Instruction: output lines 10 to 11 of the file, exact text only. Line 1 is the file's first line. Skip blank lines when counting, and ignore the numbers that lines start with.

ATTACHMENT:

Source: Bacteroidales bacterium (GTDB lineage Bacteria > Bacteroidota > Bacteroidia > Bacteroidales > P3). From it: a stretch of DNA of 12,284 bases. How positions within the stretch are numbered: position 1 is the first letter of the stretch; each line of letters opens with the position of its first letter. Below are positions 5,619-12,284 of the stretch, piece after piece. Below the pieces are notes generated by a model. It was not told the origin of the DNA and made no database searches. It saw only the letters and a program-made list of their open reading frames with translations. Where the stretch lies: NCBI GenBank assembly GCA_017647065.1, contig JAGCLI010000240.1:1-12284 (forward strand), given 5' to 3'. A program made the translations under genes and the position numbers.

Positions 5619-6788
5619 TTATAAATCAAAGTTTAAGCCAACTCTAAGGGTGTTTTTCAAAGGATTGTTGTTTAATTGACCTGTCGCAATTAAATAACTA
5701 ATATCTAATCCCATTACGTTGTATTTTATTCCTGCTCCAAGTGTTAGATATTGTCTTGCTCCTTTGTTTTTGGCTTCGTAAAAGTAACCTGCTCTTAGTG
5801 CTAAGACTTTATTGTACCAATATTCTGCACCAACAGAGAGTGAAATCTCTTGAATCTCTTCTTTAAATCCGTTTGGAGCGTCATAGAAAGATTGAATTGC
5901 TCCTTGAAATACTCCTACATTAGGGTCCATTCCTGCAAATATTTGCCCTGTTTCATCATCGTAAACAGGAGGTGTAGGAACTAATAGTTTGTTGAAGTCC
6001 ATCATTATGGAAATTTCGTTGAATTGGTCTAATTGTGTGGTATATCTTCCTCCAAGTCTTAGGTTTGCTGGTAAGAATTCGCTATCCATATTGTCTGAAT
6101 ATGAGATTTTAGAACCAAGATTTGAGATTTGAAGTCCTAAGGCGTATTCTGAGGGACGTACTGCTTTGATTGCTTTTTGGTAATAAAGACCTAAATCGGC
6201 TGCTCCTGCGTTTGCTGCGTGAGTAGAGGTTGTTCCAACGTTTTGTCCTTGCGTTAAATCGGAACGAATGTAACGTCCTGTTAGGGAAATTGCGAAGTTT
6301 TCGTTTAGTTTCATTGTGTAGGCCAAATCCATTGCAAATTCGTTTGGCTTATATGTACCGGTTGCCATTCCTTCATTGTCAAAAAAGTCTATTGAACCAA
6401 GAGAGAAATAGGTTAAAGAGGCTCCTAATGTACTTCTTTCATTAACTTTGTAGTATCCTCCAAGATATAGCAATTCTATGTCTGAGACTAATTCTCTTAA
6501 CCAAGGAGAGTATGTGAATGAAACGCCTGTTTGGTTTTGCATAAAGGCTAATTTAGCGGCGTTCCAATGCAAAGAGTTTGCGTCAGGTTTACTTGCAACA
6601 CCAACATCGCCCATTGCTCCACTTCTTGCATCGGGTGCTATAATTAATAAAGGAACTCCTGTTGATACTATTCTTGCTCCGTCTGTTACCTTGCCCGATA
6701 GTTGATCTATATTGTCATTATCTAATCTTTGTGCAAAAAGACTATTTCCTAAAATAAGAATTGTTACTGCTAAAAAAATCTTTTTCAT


6301 TCGTTTAGTTTCATTGTGTAGGCCAAATCCATTGCAAATTCGTTTGGCTTATATGTACCGGTTGCCATTCCTTCATTGTCAAAAAAGTCTATTGAACCAA
6401 GAGAGAAATAGGTTAAAGAGGCTCCTAATGTACTTCTTTCATTAACTTTGTAGTATCCTCCAAGATATAGCAATTCTATGTCTGAGACTAATTCTCTTAA